What is an emission spectrum? (with photos)

A radio telescope analyzes emissions from celestial bodies in the radio part of the electromagnetic spectrum.

An emission spectrum is the electromagnetic radiation (EMR), such as visible light, that a substance emits. Each element emits a unique fingerprint of light, so analyzing the frequencies of that light helps identify the chemical that generated it. This procedure is called emission spectroscopy and is a very useful scientific tool. It is used in astronomy to study the elements present in stars and in chemical analysis.

The electrons in an atom can exist at different energy levels.

Electromagnetic radiation can be described in terms of its wavelength – the distance between wave crests – or its frequency – the number of crests that pass in a given period of time. The higher the energy of the radiation, the shorter the wavelength and the higher the frequency. Blue light, for example, has a higher energy and therefore a higher frequency and shorter wavelength than red light.

Spectra types

Rainbows contain colors in the visible spectrum.

There are two types of emission spectrum. The continuous type contains many frequencies that merge with each other without gaps, while the line type contains only a few distinct frequencies. Hot objects produce a continuous spectrum, while gases can absorb energy and then emit it at certain specific wavelengths, forming an emission line spectrum. Each chemical element has its own unique sequence of lines.

How a continuous spectrum is produced

An emission spectrum is the electromagnetic radiation (EMR), such as visible light, that a substance emits.

Relatively dense substances, when hot enough, emit light at all wavelengths. The atoms are relatively close together, and as they gain energy, they move more and collide with each other, resulting in a wide range of energies. The spectrum therefore consists of EMR over a wide range of frequencies. The amounts of radiation at different frequencies vary with temperature. An iron nail heated in a flame goes from red to yellow to white as its temperature increases and emits increasing amounts of radiation at shorter wavelengths.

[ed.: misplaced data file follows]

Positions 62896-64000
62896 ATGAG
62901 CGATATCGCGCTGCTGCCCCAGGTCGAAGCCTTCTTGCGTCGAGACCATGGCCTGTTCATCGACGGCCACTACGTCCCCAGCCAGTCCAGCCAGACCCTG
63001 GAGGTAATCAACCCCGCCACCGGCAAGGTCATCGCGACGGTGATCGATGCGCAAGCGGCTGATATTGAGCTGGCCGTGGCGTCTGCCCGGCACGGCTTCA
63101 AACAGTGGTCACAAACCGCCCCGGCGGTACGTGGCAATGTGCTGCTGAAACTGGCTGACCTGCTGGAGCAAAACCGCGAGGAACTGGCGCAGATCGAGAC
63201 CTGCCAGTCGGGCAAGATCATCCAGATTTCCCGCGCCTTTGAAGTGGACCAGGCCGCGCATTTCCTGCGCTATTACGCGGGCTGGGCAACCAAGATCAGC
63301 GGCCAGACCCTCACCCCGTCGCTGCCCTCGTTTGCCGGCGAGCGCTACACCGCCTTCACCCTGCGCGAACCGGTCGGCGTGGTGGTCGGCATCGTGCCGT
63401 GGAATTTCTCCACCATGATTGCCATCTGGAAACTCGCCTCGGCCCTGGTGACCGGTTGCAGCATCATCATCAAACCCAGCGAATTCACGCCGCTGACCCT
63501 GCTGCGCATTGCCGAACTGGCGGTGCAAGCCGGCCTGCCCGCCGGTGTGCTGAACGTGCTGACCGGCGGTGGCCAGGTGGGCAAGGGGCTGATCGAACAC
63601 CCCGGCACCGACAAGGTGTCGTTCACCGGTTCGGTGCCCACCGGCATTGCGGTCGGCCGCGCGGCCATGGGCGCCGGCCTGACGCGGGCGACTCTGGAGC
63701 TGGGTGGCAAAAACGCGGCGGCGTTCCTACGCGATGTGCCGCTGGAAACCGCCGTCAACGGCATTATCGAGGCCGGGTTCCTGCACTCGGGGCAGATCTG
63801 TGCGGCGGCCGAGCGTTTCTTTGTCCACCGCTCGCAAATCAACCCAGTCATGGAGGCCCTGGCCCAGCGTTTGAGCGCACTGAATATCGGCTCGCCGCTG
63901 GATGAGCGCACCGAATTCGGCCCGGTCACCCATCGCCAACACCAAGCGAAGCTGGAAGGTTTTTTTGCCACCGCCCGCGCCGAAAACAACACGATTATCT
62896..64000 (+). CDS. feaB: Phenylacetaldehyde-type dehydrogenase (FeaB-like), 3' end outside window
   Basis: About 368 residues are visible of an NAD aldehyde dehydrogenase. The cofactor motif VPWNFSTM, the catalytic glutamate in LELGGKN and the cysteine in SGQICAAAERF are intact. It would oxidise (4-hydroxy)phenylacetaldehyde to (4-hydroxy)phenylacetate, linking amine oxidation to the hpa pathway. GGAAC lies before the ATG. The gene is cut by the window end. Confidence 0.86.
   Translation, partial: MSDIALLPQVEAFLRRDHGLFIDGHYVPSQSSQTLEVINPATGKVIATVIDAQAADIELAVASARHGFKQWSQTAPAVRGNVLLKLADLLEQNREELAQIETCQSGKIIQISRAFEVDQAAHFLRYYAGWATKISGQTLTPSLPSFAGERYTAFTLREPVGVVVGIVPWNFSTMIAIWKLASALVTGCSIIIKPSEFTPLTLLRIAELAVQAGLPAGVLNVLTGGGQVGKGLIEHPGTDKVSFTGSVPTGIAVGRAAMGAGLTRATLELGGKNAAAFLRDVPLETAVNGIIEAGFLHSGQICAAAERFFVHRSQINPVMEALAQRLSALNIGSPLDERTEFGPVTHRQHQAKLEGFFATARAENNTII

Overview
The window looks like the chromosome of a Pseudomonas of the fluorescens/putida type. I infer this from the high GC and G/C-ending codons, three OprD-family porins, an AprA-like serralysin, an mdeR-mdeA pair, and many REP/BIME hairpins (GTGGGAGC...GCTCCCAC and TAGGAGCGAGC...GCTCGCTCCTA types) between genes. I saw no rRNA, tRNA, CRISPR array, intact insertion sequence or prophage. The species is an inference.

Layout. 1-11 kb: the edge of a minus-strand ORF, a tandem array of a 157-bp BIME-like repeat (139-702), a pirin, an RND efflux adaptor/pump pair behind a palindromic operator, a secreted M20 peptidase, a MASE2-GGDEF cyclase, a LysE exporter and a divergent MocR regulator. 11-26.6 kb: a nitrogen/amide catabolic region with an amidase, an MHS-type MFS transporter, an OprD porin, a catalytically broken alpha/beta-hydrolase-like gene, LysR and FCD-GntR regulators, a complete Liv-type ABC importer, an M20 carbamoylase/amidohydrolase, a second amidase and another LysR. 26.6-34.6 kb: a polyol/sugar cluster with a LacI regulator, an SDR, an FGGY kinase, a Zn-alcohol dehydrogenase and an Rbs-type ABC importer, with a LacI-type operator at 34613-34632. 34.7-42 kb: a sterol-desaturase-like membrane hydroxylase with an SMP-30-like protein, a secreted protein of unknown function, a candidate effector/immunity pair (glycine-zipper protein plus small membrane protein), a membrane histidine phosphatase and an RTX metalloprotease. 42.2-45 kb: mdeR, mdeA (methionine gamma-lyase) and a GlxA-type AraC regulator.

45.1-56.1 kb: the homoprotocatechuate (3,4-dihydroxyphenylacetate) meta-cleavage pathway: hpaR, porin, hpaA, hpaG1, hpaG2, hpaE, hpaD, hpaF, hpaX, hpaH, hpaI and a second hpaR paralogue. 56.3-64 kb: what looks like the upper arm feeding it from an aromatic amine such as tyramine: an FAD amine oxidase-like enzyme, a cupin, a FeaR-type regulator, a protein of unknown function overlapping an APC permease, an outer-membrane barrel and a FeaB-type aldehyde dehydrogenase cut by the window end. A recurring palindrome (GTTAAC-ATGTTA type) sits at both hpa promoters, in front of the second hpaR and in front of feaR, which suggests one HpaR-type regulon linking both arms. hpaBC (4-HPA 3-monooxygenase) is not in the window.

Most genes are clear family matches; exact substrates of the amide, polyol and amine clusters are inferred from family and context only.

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A rainbow is an example of a continuous spectrum produced by the sun. Water droplets act like prisms, splitting the Sun’s light into its various wavelengths.

The continuous spectrum is determined entirely by the temperature of an object and not by its composition. In fact, colors can be described in terms of temperature. In astronomy, a star’s color reveals its temperature, with blue stars being much hotter than red ones.

How elements produce emission line spectra

A line spectrum is produced by gas or plasma, where the atoms are far enough apart that they do not directly influence each other. The electrons in an atom can exist at different energy levels. When all the electrons in an atom are at their lowest energy level, the atom is said to be in its ground state. As it absorbs energy, an electron can jump to a higher energy level. Sooner or later, however, the electron will return to its lowest level and the atom to its ground state, emitting energy in the form of electromagnetic radiation.